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Peerless lathe: Good or not?

D.P.

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Aug 23, 2018
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Hello everyone,

I acquired a peerless lathe a few years ago and decided that I should start to try and learn to turn parts on it. Especially staffs. I figure once I can manage that much, I'd open up at least a few more possibilities with the types of work I can do.

The lathe itself seems to work just fine so far and I was able to turn down a small piece of brass with it using the current cutter mounted to it. Ended up taking the motor and spindle apart and cleaning everything. Might have to do it again though as it's been over a year since then and the oil I used congealed into a thick goo preventing me from removing the tailstock without having to fight it.

Basically is a lathe like mine useable for the task, or should I look for something else? It's not one of the swiss lathes most of the classes I looked at talked about. It came with a cross-slide(no idea if right tearm or spelling) instead of a t-post. Also the tailstock isn't like any of the others I've seen pictures of. It accepts collets and a draw bar, but I've no idea what the micrometer is for or how I would drill with it. The bed, headstock, and tailstock are all matching serial numbers so I guess it's meant to be together.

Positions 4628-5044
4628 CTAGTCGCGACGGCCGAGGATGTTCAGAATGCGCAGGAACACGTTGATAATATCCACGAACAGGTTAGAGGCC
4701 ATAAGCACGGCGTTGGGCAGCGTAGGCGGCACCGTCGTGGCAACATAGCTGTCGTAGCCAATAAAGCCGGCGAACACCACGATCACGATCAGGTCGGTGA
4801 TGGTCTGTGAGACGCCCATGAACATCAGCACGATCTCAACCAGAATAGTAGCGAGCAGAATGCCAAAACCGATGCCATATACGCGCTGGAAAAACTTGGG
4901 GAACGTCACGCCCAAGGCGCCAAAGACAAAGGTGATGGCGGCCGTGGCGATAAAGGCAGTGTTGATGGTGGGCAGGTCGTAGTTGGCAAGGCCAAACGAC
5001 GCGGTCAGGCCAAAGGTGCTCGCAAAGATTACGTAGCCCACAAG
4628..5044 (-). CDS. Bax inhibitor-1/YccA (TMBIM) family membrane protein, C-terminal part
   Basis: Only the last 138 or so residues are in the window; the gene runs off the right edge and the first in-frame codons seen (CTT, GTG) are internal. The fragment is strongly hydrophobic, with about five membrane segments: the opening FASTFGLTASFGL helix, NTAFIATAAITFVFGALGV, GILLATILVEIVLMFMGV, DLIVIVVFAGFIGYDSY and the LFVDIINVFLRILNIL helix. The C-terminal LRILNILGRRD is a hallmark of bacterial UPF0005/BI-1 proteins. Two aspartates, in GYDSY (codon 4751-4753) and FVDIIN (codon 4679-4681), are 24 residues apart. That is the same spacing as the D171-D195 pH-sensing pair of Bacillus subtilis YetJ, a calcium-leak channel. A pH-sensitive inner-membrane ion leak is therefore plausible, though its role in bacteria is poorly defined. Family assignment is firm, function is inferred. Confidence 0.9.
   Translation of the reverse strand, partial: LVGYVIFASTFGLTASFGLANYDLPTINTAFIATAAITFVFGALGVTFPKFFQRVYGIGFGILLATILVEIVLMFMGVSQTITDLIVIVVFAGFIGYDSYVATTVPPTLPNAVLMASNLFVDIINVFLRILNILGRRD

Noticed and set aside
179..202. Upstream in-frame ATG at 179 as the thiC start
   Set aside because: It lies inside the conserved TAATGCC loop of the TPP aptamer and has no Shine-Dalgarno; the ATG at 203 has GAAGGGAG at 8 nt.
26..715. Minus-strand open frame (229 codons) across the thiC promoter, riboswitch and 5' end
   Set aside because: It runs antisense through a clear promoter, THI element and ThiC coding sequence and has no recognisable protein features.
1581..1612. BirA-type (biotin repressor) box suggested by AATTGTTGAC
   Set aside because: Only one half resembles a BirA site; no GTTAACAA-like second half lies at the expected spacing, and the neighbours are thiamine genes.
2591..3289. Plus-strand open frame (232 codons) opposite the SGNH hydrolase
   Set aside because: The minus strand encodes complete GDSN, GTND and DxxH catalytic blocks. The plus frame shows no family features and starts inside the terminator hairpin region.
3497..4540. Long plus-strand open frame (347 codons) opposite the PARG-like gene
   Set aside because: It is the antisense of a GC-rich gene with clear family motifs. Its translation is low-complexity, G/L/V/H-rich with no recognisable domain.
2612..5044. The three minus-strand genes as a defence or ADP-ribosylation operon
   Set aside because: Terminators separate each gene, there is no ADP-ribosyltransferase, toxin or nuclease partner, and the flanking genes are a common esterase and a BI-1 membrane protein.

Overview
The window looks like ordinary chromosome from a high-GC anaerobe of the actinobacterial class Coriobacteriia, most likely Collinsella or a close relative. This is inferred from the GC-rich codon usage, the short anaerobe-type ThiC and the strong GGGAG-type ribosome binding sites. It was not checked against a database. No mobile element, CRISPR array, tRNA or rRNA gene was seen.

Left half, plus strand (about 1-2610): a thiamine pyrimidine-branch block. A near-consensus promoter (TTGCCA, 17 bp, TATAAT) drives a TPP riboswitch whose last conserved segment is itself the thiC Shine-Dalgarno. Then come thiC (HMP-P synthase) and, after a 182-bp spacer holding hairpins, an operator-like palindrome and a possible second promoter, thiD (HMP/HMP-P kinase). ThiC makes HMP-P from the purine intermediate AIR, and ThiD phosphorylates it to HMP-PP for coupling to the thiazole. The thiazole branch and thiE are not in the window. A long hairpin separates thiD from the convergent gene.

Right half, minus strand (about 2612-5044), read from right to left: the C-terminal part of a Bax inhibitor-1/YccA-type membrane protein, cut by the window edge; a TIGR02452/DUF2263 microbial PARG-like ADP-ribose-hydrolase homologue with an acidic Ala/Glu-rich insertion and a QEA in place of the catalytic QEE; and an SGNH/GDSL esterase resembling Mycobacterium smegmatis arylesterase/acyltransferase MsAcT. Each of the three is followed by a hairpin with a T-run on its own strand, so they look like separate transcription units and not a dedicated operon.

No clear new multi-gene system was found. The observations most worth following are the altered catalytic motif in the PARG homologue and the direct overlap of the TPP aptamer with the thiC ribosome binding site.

I'll need a t-rest and gravers at least to start turning staffs I think, but what else will I need?

As far as machining experience goes, I have very little. I have a taig lathe I use to polish pivots on clock wheels and making bushings, but that's about it. Have used the milling attachment to drill holes in things a few times.

The lathe just says Peerless on one side then Mosley on the other. Takes regular 8mm collets. Not sure what other accessories will fit the bed on it if I can find any still.

Thanks again!

IMG_20220112_173056.jpg IMG_20220112_173150.jpg
 

Dave Haynes

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Sep 12, 2000
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I just sold my Levin to a friend in the UK. I can tell you that the lathes are not what's expensive, it is the good collets and attachments that drive up the price/value.
 

MrRoundel

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Dec 28, 2010
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That Peerless looks pretty nice to me. It's great to have a cross-slide (Take if from one who never owned or used one. :)). The prices on those are out of this world these days. Heck, it even looks like you have a collet-holding tailstock. That's a plus too, methinks. I suppose it'll boil down to what you want to do with it, and in what kind of volume. Maybe Jerry Kieffer will check in with his suggestion. I know he's a user, and big fan of, Sherline lathes. Good luck.
 

DeweyC

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Feb 5, 2007